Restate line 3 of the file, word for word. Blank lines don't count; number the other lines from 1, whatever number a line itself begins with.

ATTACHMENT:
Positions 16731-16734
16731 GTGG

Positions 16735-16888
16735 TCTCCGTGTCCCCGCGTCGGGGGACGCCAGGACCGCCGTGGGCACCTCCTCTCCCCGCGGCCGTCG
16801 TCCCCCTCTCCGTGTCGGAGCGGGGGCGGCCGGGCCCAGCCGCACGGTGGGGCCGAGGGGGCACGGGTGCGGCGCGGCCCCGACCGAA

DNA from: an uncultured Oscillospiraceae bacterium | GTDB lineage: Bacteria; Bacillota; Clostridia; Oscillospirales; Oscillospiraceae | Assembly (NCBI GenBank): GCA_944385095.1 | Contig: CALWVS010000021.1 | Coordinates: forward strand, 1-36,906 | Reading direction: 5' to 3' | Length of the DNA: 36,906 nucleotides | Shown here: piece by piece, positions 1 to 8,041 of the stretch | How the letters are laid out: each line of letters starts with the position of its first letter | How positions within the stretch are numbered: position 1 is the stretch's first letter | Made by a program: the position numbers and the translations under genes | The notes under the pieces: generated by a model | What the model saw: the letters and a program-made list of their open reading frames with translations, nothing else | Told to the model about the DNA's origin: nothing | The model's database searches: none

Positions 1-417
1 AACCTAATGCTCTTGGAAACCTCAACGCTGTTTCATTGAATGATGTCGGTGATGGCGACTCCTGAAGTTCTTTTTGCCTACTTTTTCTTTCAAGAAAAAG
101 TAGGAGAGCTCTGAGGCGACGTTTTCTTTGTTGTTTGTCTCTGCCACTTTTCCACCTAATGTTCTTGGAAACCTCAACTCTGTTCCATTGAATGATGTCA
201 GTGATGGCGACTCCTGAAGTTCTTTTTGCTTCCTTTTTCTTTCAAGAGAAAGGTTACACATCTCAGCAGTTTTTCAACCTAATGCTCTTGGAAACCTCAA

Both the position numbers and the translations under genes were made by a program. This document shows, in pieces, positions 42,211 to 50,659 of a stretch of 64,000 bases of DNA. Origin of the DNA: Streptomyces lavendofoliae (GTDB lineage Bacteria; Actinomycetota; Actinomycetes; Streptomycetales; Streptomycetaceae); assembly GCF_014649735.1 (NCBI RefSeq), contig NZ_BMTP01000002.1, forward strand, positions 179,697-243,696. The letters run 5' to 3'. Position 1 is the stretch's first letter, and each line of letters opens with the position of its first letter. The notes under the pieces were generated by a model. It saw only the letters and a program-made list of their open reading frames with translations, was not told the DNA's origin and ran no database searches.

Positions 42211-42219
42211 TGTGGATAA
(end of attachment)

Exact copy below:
Positions 16735-16888